Biden proposes removing medical debt from credit reports

The Biden administration on Tuesday proposed removing medical debt from the credit reports of more than 15 million Americans, which would allow them easier access to auto, home and small business loans.

The proposed rule, which will be subject to a public comment period, would not take effect immediately. It would prohibit health care providers from sharing medical debt with lenders and prohibit those providers from considering medical information when making loans.

Vice President Kamala Harris said the move would improve “the financial health and well-being of millions of Americans.”

“One of the most significant consequences of medical debt is the damage it does to a person’s credit score,” Ms. Harris said. “Medical debt makes it harder for millions of Americans to get a car loan, home loan or small business loan, which in turn makes it harder to get by. and even less to move forward. It’s just not fair.

Medical debt often looms large in Americans’ lives, with a estimated at 20 million owes more than $250 to health care providers. Black and Latino Americans are more likely to report unpaid bills, as are those who have low incomes or are uninsured. In surveysAmericans described taking out loans and working overtime to cover these debts.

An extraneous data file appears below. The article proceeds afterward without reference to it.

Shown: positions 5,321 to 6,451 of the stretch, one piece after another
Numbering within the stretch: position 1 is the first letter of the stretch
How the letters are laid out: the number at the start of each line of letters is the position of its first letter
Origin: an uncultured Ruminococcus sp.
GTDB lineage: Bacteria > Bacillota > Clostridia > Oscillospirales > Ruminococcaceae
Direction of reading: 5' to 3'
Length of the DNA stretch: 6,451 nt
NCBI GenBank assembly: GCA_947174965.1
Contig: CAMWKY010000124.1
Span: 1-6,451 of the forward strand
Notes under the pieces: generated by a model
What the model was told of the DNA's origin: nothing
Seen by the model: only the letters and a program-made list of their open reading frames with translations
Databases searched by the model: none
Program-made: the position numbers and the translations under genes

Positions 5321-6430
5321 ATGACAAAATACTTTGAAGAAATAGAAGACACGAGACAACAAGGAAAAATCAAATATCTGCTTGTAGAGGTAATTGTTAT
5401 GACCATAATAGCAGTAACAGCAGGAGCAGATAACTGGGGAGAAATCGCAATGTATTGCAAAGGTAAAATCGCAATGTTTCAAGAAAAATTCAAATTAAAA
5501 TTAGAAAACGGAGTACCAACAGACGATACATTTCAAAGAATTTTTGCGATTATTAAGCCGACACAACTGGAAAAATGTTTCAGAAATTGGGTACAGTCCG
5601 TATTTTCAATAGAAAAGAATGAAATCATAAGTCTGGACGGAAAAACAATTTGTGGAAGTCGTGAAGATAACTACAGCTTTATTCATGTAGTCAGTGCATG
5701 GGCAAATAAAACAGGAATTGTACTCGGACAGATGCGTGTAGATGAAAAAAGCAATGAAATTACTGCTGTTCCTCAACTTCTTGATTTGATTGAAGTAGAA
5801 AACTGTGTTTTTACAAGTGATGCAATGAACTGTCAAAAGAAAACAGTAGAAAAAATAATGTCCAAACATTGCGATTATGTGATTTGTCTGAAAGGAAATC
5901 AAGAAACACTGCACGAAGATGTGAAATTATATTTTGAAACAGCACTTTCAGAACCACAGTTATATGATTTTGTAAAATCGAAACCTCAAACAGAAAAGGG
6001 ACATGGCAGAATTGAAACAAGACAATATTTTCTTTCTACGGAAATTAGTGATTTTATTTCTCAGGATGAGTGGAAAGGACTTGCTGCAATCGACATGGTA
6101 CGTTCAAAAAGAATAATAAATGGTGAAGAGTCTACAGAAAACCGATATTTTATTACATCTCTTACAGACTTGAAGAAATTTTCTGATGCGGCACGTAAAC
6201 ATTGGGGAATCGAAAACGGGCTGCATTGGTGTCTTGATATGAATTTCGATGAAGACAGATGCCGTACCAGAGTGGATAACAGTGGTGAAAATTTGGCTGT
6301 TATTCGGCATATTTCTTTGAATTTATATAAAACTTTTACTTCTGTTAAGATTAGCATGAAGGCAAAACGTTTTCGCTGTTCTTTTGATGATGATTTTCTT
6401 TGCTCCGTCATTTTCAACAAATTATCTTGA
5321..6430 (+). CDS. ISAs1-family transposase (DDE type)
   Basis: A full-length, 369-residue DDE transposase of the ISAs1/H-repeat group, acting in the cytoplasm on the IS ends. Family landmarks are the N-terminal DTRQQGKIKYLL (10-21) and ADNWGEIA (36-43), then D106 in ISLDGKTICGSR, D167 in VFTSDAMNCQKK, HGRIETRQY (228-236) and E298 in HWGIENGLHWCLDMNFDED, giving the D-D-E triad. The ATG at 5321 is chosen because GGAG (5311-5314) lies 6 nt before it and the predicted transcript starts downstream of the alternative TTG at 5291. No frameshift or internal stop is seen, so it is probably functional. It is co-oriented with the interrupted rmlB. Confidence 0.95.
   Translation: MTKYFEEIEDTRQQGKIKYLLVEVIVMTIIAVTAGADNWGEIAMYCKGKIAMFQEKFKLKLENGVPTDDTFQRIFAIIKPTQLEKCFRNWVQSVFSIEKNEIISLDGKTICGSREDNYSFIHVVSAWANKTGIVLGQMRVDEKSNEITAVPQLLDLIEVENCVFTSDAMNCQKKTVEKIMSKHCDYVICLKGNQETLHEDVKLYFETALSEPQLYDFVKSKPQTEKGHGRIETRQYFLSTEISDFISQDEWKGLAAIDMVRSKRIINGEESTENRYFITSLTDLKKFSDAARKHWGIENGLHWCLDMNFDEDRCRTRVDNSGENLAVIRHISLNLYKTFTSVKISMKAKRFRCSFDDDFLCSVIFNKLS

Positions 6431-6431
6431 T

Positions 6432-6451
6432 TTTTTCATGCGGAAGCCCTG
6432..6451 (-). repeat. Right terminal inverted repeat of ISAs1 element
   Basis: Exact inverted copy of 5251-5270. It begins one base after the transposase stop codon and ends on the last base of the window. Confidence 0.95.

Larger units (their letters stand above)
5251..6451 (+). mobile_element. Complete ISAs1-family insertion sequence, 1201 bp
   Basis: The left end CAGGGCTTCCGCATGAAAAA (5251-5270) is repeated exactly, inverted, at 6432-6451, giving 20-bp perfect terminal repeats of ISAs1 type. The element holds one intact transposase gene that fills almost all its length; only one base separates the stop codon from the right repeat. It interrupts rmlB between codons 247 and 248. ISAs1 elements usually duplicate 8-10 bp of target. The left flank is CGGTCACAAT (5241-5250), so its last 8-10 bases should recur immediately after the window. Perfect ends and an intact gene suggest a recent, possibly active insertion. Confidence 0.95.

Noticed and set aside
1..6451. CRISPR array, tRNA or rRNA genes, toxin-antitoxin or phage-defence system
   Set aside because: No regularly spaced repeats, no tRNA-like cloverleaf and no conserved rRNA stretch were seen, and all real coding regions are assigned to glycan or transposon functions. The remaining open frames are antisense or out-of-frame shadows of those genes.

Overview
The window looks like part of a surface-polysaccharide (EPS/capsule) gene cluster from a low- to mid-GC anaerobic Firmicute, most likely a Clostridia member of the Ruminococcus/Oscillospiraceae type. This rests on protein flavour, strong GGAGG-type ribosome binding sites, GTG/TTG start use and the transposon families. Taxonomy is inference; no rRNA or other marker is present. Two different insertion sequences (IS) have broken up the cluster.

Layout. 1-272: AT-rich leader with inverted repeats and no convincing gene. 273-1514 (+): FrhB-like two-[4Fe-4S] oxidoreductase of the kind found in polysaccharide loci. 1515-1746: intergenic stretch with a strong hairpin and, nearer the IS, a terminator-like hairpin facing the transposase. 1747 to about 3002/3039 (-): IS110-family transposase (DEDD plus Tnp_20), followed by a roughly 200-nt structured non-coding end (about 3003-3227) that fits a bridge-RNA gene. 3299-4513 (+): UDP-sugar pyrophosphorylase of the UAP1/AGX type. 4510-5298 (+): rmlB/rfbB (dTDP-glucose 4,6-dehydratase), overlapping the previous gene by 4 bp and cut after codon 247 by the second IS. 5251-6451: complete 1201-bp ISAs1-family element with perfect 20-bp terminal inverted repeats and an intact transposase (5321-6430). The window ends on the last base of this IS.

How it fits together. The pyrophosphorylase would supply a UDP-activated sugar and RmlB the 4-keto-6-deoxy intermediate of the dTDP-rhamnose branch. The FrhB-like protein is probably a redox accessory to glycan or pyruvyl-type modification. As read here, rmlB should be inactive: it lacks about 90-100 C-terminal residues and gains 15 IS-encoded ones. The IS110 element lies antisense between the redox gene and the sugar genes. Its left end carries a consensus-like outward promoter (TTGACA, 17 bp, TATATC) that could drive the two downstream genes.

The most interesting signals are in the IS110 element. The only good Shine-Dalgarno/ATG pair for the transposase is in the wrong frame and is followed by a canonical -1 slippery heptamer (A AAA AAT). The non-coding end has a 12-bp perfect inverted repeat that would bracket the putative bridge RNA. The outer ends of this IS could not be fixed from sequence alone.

As the economy and inflation have soured voters during President Biden’s first term, his administration’s efforts to contain costs have become the focus of his re-election campaign. His aides believe that measures such as reducing the prices of prescription products like insulin or inhalers are already felt by voters and will help improve the perception of Mr. Biden’s domestic agenda. The president has also relied on such economic achievements to convince voters of color – a base in his constituency – that he has implemented his racial equity agenda, even as more far-reaching proposals have been blocked by courts.

The policy likely won’t take effect until early next year, according to administration officials speaking on condition of anonymity to discuss details of the proposal. The public comment period runs until August 12.

Ms. Harris said the proposal was part of a broader White House effort to combat medical debt: The administration has canceled $650 million of it so far. The new policy will not relieve medical debt, nor will it end all aggressive collections tactics. This will only affect information about unpaid debts that health care providers have sold to collection agencies.

But the Biden administration plans to sell the rule as a way to help Americans achieve greater financial freedom.

Rohit Chopra, the director of the Consumer Financial Protection Bureau, said Tuesday that independent federal agency research in 2022, found that medical debt collections appeared on 43 million credit reports.

“It doesn’t eliminate consumers’ underlying medical debt,” Fredric said…

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